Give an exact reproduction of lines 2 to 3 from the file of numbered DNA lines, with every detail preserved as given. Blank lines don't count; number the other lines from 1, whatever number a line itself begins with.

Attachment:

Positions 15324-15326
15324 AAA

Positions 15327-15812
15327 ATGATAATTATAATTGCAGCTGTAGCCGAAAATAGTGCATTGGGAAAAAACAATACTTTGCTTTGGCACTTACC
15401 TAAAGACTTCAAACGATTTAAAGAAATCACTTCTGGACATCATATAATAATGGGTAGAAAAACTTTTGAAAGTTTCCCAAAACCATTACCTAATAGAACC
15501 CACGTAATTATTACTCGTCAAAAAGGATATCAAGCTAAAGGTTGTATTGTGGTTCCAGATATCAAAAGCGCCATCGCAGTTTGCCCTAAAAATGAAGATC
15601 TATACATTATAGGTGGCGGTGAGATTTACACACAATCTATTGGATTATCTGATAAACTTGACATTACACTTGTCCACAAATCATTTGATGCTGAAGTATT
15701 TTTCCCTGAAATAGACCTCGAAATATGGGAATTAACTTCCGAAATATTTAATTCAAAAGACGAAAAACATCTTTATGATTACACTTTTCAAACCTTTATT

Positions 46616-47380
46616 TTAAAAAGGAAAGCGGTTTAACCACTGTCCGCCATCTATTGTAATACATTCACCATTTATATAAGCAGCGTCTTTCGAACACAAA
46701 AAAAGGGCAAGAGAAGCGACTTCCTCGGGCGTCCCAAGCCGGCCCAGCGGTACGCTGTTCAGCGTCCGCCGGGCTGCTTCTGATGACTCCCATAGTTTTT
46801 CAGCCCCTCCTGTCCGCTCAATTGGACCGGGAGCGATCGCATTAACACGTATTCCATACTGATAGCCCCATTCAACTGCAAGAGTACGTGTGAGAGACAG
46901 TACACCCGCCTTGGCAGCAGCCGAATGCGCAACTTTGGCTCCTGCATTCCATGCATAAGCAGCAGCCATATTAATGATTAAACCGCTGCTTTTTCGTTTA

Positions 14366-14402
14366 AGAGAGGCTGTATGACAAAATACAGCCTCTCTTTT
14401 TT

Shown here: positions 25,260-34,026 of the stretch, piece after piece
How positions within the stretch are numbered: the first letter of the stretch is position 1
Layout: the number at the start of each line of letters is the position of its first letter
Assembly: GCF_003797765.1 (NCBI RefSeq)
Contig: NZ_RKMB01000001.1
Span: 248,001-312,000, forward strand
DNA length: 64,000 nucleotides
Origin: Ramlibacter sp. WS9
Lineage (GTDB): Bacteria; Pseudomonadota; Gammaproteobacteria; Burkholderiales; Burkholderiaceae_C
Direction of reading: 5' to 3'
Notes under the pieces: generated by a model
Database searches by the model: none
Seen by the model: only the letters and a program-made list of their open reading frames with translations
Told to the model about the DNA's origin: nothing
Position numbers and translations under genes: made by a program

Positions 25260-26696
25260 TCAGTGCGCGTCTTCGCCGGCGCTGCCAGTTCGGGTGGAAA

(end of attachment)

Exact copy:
15324 AAA

Positions 15327-15812